Which Visa or Mastercard Should You Carry?

Most of the very best rewards cards are American Express products. Take just a few examples:

  • The Starwood American Express is outstanding, with a good hotel rewards program and lots of mileage transfer partners, not to mention the 5000 mile bonus for each 20,000 miles redeemed for.
  • The more general American Express cards with Membership Rewards are incredibly flexible, they have fewer transfer partners than Starwood but in many cases points post instantly (e.g. to Air Canada Aerolan and Continental Onepass).
  • The Hilton Surpass American Express offers Diamond elite status after just $40,000 in spend.
  • Unsurprising that the most rewarding cards are frequently from Amex, since merchants pay higher fees and as a result there’s more money availablef or American Express to spend on awards.

    One of the more frequent questoins that I get is, ok, so I get an American Express card. I make it my primary credit card. But what do I do with those merchants I can’t use an Amex at?

    For me, my primary Visa/Mastercard choice is Diners Club. It has a flexible points program and still offers primary rental car collision insurance coverage. But you can’t currently apply for a Diners Club in the U.S. though I’m hopeful that will change with the recent sale of the brand by Citibank to the Bank of Montreal.

    For many readers, the primary Visa/Mastercard product is the Biritsh Airways Visa from Chase. There was a 100,000 mile signup bonus (it required $2000 in spend for the second 50,000 miles) and plenty of folks are striving for $30,000 in spend to generate a free companion award ticket. That’s a great offer, and one worth considering if you’re going to put $30,000 on the card in a calendar year and you’re willing to pay the British Airways taxes and fees on an award.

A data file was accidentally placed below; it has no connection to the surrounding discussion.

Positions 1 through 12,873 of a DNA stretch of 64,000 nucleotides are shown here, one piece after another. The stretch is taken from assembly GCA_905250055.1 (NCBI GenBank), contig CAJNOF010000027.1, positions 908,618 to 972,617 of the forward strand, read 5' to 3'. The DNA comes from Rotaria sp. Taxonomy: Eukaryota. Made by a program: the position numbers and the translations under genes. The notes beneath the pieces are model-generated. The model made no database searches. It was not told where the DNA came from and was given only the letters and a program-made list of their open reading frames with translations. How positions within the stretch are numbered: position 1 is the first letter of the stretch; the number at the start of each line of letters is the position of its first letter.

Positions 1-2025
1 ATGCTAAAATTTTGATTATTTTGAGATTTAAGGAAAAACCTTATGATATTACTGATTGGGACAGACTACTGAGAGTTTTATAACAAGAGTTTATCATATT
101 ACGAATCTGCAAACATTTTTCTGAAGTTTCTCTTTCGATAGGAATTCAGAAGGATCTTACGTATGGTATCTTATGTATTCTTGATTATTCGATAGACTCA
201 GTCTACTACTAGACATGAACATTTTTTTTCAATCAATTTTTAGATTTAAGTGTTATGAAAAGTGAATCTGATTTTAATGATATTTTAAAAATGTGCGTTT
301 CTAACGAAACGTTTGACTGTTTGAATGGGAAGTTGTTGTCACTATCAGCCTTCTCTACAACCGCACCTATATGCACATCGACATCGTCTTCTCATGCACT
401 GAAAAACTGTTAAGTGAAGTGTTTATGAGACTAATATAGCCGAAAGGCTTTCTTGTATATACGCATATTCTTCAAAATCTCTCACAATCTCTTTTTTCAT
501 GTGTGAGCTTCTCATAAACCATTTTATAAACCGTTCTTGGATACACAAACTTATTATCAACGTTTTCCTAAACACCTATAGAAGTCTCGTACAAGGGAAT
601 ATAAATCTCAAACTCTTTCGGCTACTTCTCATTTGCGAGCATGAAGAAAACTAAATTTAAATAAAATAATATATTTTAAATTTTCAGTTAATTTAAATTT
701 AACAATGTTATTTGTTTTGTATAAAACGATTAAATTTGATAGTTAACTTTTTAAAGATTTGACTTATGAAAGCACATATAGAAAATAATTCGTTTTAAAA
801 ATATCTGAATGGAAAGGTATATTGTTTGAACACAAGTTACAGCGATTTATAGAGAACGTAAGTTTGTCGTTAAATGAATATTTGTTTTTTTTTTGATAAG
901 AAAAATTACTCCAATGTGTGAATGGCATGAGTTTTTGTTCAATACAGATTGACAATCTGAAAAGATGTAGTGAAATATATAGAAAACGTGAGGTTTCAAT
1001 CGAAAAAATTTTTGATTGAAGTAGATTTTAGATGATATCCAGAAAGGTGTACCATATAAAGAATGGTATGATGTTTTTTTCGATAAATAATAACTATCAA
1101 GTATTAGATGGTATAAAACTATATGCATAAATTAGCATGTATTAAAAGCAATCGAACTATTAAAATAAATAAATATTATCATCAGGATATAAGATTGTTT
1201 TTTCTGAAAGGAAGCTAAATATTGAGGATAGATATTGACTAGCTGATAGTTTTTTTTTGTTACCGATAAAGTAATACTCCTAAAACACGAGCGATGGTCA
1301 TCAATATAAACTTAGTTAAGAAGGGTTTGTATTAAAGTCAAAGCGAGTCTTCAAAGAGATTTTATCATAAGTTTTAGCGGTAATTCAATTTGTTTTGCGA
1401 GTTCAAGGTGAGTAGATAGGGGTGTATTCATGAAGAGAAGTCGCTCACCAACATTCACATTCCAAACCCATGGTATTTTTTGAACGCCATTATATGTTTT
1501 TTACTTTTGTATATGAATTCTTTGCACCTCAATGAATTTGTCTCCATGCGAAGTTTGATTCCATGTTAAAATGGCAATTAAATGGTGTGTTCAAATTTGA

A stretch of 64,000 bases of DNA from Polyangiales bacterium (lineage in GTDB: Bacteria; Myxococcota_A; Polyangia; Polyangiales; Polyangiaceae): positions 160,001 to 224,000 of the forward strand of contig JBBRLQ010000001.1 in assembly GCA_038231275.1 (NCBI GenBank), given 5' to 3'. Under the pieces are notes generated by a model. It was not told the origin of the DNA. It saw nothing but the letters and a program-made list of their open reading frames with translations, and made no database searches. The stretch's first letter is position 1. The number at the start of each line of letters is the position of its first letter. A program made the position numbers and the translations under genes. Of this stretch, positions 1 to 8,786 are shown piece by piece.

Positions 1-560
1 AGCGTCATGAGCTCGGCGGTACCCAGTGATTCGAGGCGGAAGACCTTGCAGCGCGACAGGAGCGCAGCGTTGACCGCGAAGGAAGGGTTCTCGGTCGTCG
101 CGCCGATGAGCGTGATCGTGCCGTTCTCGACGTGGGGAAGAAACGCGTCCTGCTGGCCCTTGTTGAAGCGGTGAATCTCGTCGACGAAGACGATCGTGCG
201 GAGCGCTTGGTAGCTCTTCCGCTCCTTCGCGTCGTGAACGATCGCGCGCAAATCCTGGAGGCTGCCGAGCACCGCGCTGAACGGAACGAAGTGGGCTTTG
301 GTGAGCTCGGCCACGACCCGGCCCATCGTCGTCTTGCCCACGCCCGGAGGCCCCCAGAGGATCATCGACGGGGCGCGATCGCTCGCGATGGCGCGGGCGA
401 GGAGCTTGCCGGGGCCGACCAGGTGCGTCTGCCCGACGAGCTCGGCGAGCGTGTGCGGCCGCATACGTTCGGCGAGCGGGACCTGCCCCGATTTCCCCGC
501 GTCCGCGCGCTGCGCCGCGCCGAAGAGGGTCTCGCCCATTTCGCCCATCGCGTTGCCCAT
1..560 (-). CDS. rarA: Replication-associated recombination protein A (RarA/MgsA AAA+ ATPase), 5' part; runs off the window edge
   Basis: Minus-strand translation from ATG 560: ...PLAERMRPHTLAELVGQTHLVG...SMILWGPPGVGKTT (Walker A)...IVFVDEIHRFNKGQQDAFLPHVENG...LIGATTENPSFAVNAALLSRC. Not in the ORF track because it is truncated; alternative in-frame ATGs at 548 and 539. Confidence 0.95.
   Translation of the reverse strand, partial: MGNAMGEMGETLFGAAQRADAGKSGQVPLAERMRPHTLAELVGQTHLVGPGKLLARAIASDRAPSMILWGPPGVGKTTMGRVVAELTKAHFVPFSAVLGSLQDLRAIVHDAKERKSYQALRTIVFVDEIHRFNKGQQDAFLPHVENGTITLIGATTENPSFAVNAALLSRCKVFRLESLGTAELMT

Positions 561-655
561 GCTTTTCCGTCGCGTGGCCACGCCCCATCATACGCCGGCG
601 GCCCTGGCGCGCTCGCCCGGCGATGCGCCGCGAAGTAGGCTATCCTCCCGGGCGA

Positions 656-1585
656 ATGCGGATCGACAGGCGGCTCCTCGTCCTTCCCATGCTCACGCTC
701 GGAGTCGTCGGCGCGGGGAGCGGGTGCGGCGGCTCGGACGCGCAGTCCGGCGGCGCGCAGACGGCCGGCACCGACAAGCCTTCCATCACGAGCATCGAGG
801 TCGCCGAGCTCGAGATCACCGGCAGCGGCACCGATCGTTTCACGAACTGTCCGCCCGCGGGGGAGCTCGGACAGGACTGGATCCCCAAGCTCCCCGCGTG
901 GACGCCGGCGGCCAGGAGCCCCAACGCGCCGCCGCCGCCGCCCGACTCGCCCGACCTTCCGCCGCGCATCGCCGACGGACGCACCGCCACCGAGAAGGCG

Other than that… I’ve been more or less at a loss, and for lack of better options have tended to suggest the Citibank American Airlines co-branded Mastercard, because at least those American miles accrue towards lifetime status.

    But now there’s a new product to consider. Reader Mordy noted in response to my discussion of Asiana Club in the last post that the Bank of America-issued Asiana American Express is now being issued as a Visa.

    So the Asiana Visa from Bank of America is a real consideration. It earns 2 miles per dollar on all spend. And iwth their disance-based chart, an award traveling less than 10,000 total miles costs 80,000 miles in business class. That gets you from the US East Coast to much of Europe. And takes only $40,000 in spend to get there (compared to $105,000 in spend with the United Visa or Continental Mastercard, or $100,000 in spend with the US Airways Mastercard). Plus you get two stopovers in each direction (yes, 4 total) for a total of 5 destinations on an award.

    See also this previous discussion of Asiana club and the co-branded credit card from Bank of America. There are some interesting ways to use this program for Star Alliance upgrades, as well.

    Update: When you go to this site for the Asiana Visa it says you only earn 1 mile per dollar. Navigating through a side-door via Google I had stumbled on a page showing it offering 2 miles per dollar, but this now appears unrealiable. Mordy points out in the comments that the Asiana American Express from Bank of America is still listed on the Asiana website and can still be applied for even though it’s no longer apparent from the main Bank of American website.

    About Gary Leff